How Dropbox Moved 500PB Of Customer Files Off AWS

With 500 petabytes of customer files to manage, Dropbox decided to become a post-cloud company. That meant moving a core operation off AWS. Here's how it was done.

Charles Babcock, Editor at Large, Cloud

June 1, 2016

5 Min Read
<p align="left">Akhil Gupta (right) and James Cowling, together, at their Dropbox offices. (Image: Dropbox)</p>

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Over the last two-and-a-half years, Dropbox has been migrating its customers' files off the Amazon cloud. The files have moved from an Amazon data center to one of two storage centers run by Dropbox.

The San Francisco-based company had been running on Amazon Web Services Simple Storage System since it was founded in 2007. It had 500 million customers and 500 petabytes of data by the time it started the migration. Dropbox needed to pay particular attention to the way it was going to provide the storage networking that would serve all those customers.

"The [AWS] cloud is highly performant and reliable. Moving out of it isn't a decision that a company should make lightly," or without a commitment to planning where it's moving to, said Akhil Gupta, vice president of infrastructure at Dropbox, in a recent interview with InformationWeek.

A Changing Cloud Storage Landscape

Four years ago, Dropbox was watching the growth of other cloud services "and saw the writing on the wall," Gupta said. It needed to become a cloud service itself, with its own infrastructure. It couldn't piggyback forever on Amazon, he said.

"We could see how it would be valuable to create our own storage system," Gupta said.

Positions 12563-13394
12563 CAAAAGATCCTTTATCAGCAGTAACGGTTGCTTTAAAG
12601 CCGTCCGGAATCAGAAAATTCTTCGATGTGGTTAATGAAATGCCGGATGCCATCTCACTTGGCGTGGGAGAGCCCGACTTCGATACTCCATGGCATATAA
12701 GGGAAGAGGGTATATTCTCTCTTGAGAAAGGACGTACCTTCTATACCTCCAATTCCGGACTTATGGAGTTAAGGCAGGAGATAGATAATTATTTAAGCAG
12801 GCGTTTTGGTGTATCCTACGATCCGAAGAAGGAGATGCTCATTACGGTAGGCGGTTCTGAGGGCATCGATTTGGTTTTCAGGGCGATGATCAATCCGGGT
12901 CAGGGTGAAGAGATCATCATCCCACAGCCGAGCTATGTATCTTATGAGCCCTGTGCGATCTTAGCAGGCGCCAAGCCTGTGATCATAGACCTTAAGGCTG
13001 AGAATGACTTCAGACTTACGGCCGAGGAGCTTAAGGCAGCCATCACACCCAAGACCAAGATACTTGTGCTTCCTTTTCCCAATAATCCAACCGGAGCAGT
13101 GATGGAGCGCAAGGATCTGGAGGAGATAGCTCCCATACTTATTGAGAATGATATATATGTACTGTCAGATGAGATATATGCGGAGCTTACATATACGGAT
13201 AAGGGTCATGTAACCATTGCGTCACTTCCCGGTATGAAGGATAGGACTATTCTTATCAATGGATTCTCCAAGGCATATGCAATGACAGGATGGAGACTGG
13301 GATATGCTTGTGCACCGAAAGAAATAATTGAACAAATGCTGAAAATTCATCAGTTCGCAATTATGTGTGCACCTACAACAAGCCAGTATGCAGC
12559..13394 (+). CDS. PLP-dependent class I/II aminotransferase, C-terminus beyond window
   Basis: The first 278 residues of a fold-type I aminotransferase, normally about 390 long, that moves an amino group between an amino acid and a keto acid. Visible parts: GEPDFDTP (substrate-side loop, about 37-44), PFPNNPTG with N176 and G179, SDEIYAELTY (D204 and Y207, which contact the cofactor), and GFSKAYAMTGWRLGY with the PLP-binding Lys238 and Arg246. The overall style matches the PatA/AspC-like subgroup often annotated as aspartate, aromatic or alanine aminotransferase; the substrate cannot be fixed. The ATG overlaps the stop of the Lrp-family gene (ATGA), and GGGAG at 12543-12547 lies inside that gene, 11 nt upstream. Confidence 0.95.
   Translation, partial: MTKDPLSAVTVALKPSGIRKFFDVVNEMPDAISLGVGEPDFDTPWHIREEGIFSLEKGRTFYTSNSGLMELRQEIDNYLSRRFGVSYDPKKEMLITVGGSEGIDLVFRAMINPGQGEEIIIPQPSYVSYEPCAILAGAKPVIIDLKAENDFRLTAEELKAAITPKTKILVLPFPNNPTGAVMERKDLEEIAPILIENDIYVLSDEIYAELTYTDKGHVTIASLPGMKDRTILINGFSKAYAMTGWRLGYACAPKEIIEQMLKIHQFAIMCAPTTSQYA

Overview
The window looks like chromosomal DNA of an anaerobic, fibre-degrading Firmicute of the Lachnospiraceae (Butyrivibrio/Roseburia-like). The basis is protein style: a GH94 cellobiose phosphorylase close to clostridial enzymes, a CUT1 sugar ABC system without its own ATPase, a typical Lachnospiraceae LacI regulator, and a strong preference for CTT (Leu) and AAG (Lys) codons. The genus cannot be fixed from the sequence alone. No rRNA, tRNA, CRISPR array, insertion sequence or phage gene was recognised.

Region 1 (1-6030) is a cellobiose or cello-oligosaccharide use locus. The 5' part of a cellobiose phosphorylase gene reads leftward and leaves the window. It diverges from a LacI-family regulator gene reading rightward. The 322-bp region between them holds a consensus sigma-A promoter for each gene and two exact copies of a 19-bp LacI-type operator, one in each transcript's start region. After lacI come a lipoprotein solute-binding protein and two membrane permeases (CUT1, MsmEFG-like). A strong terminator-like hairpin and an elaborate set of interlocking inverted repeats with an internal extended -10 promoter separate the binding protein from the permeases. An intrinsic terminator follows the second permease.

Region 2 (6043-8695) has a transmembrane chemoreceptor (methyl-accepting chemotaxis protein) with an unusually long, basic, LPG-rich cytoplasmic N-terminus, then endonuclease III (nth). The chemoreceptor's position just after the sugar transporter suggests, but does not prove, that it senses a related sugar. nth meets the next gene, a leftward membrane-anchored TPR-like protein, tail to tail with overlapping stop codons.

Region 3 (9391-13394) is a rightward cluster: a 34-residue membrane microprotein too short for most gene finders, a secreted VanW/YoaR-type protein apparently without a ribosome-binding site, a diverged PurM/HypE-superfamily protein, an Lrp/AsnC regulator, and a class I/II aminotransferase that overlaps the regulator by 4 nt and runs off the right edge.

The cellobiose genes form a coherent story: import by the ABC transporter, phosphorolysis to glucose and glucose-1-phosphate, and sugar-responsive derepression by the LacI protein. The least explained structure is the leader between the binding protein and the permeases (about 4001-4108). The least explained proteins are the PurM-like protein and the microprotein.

Gupta also pointed out, however, that Dropbox as a company didn't move everything off Amazon. It may have set up a massive storage system of its own, but "a lot of our infrastructure is still on Amazon and will continue to be for the foreseeable future," he said. Business systems and a limited amount of customer storage still run there.

Getting Started

To begin the storage move, Dropbox in 2013 set up a small team to start architecting the move, build a prototype storage system, and find a way to scale it up to massive proportions, Gupta said.

One of the people called in to lead the task was James Cowling, who had gotten to know Dropbox cofounder Drew Houston when the two were in computer science at MIT. Cowling had been with the company for a year when he got the assignment to replace AWS's S3 with something that could operate at scale, but was geared to Dropbox's specific needs.

That meant a new storage software system, along with storage hardware based on shingled magnetic recording technology. SMR is a dense data recording technique in which one track on a hard drive is partially overwritten by the next, as shingles on a roof overlap. The approach can increase disk density by 25%, although it also necessarily slows writes. The storage software would use RAM and additional forms of storage to offset SMR's drawbacks.